James Edward Caan
March 26, 1940 – July 6, 2022
James Caan is without doubt one of my favorite actors. From Howard Hawks’ El Dorado (1966) to Thief (1981), he cranked out one terrific movie after another. He passed away yesterday at 82.
To me, James Caan pretty much OWNED 70s cinema. The Godfather (1972). The Gambler (1974). Freebie And The Bean (1974). Rollerball (1975, above). The Killer Elite (1975). Harry And Walter Go To New York (1976). A Bridge Too Far (1977). And the largely-forgotten Slither (1973), still one of my all-time favorite films. He was great, and so intense, in action pictures, but he had a real flair for goofy, subtle comedy stuff, too.
In more recent years, Caan had a wonderful Twitter account, often sharing a photo from, or thought about, one of his pictures. I’m gonna miss you, Mr. Caan.
Don Siegel’s films are scattered throughout my list of all-time favorites — if I was to ever sit down and make such a list. Here are some photos I’ve come across while researching him for various things (some of these images have appeared on this blog before, but are worth repeating).
Up top, there’s Siegel directing Clint Eastwood in Two Mules For Sister Sara (1970). The original screenplay was by Budd Boetticher, who was supposed to direct (he ended up with only a story credit). Budd not happy with the finished film, which co-starred Shirley MacLaine. The Los Angeles Herald-Examiner called the picture “a solidly entertaining film that provides Clint Eastwood with his best, most substantial role to date; in it he is far better than he has ever been. In director Don Siegel, Eastwood has found what John Wayne found in John Ford and what Gary Cooper found in Frank Capra.” They’d make five movies together.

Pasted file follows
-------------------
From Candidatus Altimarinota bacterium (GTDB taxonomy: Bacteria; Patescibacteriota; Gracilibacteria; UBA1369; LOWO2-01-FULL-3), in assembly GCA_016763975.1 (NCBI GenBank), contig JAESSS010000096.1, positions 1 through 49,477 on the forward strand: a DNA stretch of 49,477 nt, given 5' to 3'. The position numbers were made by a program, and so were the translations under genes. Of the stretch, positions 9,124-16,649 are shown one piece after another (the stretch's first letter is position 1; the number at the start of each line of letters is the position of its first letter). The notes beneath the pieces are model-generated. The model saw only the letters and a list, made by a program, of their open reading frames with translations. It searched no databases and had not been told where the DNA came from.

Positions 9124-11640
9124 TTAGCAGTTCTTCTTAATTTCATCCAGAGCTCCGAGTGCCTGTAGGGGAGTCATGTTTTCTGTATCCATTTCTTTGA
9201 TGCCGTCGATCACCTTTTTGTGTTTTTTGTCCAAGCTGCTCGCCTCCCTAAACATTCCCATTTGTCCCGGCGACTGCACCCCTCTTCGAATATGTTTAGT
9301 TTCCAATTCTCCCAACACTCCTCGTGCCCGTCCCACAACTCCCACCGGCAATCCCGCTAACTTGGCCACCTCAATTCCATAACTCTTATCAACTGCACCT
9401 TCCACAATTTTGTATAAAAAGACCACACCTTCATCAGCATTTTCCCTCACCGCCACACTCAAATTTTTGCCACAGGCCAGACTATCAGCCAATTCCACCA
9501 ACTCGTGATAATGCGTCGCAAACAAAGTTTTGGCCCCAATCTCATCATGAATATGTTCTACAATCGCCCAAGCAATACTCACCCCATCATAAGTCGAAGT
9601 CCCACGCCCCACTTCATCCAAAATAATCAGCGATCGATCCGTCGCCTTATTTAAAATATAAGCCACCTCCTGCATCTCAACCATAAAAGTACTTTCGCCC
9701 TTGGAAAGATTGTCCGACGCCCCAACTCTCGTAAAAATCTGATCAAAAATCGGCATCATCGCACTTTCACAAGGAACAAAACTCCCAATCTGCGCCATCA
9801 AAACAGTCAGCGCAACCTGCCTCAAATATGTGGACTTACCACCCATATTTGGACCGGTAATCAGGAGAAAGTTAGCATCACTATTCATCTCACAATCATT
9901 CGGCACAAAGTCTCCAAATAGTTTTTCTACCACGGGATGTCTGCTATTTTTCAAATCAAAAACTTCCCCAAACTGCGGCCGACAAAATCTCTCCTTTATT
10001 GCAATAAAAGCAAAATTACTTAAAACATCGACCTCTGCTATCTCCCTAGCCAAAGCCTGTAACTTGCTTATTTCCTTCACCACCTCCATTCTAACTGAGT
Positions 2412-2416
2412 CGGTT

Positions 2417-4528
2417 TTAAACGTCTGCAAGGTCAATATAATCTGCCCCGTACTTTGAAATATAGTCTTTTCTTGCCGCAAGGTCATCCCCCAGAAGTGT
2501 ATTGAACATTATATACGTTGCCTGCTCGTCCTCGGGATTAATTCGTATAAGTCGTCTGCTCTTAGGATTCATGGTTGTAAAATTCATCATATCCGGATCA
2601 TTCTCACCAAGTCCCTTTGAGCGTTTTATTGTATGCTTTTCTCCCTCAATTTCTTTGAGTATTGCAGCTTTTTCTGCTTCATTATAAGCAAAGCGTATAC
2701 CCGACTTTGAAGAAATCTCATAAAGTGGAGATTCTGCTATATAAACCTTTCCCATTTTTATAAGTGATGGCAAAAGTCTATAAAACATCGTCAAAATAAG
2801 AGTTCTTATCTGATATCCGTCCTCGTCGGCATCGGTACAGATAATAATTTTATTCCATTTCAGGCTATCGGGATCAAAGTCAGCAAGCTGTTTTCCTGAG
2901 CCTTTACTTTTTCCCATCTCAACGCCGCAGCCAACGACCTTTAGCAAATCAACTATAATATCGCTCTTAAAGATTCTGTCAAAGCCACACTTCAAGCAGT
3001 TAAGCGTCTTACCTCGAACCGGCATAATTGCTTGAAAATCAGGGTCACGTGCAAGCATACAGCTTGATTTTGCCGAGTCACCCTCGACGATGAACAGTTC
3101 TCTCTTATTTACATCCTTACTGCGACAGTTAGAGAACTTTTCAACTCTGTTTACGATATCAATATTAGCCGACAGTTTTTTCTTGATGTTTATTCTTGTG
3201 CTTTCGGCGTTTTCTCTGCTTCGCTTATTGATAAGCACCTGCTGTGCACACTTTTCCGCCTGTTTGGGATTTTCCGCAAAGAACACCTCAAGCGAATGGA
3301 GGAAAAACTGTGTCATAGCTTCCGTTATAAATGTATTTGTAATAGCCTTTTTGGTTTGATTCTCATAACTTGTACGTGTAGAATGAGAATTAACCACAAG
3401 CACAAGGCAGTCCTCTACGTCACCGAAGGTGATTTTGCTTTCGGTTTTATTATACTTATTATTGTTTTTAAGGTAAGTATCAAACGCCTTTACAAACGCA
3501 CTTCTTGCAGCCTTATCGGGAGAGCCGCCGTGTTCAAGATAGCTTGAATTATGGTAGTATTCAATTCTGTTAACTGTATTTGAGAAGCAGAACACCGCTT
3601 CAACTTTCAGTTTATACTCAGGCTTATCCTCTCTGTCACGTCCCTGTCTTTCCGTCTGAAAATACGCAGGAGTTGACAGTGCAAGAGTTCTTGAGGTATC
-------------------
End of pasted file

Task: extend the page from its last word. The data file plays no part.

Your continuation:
Here he is with Ronald Reagan and Vinveca Lindfors (Mrs. Siegel at the time) shooting Night Unto Night (1949).
Neville Brand and Dabbs Greer (?) get direction from Siegel on Riot In Cell Block 11 (1954).
Nick Adams and Siegel go over the script for Hell Is For Heroes (1962).
Siegel, Angie Dickinson, Claude Akins and John Cassavettes (back of his head) on the set of The Killers (1964).
With Eastwood on the set of Coogan’s Bluff (1968), their first picture together.
Andy Robinson goes over the script with Siegel on Dirty Harry (1971).
Siegel and Walter Matthau having a laugh on Charley Varrick (1973). I think Don’s wearing the same hat he has on in the photo from The Killers.
Eastwood and Siegel on location for Escape From Alcatraz (1979).
I was trying to find a picture of Siegel working on Baby Face Nelson (1957), one of his best, but had no luck. It’s highly underrated, probably because it’s almost impossible to see.
Filed under 1954, 1957, 1964, 1968, 1970, 1971, 1973, 1979, Angie Dickinson, Budd Boetticher, Clint Eastwood, Don Siegel, Nick Adams, Steve McQueen, Universal (-International), Walter Matthau